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The American first lady is photographed at every turn, but one picture in particular is often deemed the "official" portrait of her time serving in that role.
With the recent release of Melania Trump's official portrait, we decided to do a little research into the history of this tradition — and were surprised to learn it's a rather new custom!
The exact beginning of this practice isn't certain, but it is known that Jacqueline Kennedy was one of the first to have a photograph distributed widely. The image that's widely recognized as the "official" portrait of Kennedy was taken in 1961 by photographer Mark Shaw.
In contrast to what might be expected from a first lady, this photograph shows Kennedy leaning against a couch in a somewhat casual manner. Part of that relaxed posture may be attributed to the fact that the photograph was not originally intended for official White House distribution, but rather part of a photo shoot for the cover of Look magazine.
Since then, first ladies have traditionally chosen one photo to use as the official image to be distributed through their press office.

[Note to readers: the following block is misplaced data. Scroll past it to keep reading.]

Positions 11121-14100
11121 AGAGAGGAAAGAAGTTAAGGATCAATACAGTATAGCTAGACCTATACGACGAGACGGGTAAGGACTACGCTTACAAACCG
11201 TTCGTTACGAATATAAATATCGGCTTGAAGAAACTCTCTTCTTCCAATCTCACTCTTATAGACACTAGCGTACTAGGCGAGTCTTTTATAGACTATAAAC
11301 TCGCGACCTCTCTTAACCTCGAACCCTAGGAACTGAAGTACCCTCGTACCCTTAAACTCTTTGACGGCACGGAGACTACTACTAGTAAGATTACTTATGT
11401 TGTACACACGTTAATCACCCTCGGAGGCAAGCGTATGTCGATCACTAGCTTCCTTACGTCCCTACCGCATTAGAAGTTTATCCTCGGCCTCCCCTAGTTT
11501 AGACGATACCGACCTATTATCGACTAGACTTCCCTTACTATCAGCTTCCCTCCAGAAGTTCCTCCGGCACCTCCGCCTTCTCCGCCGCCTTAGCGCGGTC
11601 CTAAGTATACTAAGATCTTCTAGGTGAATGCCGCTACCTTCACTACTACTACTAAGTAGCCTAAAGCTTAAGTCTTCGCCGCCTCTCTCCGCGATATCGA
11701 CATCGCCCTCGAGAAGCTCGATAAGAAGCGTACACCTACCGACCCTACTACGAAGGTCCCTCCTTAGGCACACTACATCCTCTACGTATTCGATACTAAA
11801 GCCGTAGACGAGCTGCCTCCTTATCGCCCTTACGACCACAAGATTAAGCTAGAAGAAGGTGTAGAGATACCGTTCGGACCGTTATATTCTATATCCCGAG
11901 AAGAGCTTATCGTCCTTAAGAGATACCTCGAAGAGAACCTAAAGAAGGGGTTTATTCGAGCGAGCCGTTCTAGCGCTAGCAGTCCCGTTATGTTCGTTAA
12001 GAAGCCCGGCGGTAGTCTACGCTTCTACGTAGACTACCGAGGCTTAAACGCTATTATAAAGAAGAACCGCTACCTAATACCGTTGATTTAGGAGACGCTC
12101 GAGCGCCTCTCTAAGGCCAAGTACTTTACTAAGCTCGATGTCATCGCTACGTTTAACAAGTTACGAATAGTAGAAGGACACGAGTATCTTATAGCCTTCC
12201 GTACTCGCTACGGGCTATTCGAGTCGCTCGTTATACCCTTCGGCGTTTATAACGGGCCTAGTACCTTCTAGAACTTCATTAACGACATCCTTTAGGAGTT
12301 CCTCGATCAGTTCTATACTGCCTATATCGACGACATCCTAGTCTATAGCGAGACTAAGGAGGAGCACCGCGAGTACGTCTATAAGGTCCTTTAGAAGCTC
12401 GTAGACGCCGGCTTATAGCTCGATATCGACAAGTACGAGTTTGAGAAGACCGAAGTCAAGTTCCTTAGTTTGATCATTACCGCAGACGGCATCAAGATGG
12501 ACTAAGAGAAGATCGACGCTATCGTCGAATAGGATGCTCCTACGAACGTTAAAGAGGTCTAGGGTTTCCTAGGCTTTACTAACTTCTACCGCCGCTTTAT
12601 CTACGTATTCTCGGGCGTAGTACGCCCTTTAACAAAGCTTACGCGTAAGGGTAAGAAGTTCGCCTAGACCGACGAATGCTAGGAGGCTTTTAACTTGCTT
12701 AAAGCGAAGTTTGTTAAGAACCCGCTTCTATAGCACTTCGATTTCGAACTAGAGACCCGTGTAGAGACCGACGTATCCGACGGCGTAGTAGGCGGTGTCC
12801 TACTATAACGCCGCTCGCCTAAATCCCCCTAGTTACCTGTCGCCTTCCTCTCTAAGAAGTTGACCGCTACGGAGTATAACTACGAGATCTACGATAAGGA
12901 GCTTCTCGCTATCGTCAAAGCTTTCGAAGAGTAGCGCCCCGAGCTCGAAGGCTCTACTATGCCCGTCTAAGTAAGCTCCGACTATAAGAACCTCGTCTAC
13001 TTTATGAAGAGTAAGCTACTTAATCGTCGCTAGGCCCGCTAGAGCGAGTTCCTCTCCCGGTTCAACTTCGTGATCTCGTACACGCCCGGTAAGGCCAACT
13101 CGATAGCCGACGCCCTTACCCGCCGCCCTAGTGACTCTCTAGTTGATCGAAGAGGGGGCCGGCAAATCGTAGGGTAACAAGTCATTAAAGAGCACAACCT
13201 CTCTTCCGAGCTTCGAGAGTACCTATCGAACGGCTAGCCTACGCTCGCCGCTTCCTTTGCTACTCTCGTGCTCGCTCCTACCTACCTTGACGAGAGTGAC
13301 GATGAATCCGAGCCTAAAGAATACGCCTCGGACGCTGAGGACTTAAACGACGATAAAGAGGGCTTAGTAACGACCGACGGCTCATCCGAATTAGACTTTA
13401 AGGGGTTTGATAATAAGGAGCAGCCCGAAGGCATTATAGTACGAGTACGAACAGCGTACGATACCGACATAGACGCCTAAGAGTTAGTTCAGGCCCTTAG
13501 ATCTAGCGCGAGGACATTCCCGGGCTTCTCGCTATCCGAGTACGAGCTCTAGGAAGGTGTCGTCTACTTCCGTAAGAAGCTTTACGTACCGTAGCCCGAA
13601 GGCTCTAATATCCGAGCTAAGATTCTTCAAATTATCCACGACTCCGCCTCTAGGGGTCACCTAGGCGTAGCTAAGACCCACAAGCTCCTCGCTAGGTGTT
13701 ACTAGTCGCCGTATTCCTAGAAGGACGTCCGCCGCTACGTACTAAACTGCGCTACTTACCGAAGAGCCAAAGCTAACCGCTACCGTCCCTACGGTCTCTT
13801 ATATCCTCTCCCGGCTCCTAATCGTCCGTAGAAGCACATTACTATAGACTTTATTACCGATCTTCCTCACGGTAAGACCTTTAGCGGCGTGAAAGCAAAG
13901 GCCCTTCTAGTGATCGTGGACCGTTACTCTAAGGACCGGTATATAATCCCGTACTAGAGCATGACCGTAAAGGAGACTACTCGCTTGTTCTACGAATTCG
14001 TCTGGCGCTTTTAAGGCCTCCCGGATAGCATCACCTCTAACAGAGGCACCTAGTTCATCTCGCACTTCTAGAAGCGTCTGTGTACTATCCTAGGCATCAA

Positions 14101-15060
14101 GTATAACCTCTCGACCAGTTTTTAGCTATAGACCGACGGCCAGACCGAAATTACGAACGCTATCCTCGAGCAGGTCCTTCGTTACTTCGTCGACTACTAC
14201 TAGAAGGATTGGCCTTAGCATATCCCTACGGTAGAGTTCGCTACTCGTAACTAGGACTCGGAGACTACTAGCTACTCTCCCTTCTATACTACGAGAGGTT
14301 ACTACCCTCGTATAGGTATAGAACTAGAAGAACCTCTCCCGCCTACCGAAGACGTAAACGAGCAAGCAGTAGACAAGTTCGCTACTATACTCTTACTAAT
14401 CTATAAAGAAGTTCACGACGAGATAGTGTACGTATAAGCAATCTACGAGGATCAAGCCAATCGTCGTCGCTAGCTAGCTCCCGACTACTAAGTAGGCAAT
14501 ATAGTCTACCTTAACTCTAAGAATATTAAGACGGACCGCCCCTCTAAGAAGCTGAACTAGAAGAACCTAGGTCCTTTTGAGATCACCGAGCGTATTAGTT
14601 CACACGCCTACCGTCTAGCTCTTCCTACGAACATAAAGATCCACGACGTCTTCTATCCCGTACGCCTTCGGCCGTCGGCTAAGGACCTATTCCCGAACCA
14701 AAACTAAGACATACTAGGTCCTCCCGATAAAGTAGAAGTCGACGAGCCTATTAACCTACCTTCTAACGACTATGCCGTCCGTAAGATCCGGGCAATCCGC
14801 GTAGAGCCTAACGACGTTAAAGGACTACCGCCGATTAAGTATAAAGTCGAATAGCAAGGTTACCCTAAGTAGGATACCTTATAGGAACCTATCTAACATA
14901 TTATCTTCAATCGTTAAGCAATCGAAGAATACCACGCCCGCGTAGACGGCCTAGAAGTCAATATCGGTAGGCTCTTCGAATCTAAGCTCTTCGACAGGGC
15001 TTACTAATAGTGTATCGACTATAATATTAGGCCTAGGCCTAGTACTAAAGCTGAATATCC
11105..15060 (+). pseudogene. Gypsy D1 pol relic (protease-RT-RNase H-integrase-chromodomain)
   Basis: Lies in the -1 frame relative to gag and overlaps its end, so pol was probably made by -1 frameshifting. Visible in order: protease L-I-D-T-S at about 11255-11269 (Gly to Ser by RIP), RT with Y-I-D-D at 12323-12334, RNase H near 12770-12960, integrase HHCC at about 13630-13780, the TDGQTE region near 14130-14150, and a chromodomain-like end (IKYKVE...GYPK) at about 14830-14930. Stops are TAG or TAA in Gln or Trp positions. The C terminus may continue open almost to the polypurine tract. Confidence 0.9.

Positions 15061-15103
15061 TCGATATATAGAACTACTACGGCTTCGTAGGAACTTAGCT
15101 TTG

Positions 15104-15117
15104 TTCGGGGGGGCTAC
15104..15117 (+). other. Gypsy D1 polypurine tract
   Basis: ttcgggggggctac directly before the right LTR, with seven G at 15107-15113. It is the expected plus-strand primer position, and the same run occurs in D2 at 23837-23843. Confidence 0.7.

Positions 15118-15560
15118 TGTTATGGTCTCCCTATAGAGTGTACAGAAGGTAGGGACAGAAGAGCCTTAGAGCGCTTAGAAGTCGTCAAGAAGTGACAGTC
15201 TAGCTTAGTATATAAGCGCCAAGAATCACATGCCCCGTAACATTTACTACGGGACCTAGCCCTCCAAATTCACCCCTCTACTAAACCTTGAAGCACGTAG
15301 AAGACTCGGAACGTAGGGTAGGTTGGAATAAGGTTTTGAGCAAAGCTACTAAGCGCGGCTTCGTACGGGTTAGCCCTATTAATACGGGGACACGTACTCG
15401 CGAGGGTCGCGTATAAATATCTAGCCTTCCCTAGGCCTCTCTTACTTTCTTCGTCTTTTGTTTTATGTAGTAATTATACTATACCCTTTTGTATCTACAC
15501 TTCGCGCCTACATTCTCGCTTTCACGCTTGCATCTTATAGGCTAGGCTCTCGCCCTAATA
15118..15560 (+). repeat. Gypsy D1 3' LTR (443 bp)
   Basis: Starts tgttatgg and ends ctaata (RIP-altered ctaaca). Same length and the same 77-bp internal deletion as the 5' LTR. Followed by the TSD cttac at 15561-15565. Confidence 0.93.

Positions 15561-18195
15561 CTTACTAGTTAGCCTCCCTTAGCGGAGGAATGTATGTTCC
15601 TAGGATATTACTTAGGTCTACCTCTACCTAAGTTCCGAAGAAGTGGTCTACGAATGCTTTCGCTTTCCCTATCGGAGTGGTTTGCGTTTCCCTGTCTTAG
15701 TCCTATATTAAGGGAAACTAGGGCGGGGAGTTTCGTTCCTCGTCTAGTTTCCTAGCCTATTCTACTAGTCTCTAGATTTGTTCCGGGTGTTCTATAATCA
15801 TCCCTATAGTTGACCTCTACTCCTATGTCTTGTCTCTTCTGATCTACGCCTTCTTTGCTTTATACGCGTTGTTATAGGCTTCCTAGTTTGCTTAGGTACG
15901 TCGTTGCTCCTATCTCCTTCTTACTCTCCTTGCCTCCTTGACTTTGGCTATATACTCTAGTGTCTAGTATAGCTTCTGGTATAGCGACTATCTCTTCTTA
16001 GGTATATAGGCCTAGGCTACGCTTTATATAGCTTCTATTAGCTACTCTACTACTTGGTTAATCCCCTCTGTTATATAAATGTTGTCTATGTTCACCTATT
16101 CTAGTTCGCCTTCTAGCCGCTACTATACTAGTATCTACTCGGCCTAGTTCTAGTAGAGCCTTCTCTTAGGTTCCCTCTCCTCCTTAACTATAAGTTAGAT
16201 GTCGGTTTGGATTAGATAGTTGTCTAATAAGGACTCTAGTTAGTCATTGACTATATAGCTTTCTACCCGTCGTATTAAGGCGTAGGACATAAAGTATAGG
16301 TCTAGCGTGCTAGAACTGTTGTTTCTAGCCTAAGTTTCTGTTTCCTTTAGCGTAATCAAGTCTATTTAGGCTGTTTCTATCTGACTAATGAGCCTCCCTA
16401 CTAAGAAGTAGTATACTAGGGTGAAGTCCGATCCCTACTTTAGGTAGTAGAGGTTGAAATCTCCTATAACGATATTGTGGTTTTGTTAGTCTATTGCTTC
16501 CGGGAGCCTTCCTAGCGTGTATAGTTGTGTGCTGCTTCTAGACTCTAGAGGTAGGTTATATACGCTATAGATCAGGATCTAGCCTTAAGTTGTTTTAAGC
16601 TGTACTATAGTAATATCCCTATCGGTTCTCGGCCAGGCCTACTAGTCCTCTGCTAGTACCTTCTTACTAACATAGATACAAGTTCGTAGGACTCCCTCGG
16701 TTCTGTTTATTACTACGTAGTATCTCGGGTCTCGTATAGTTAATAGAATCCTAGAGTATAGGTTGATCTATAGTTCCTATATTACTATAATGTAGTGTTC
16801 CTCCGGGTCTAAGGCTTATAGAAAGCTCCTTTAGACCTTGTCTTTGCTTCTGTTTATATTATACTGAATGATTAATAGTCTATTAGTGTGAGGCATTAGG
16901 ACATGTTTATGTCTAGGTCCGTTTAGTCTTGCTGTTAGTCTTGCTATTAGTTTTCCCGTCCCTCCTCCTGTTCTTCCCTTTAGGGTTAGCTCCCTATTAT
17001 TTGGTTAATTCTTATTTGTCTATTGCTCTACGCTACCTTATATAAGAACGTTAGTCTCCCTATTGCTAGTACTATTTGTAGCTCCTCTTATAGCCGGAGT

In more recent administrations, first ladies have chosen several images throughout their husband's tenure as president. Hillary Clinton, Laura Bush and Michelle Obama have all had more than one photograph serve this purpose.
While the tradition of a designating an official photograph is still young, first ladies have had painted portraits since the days of Martha Washington. Unlike the official presidential portraits, however, there weren't dedicated funds set aside for this purpose until the early 1960s, brought about the creation of the White House Historical Association.
According to former White House curator Betty Monkman, the collection of first lady portraits has become so expansive that all future paintings of first ladies are given size restrictions because of wall space limitations in the White House.
Even though the official photographs won't hang on the walls of the White House, they end up being equally memorable for years to come.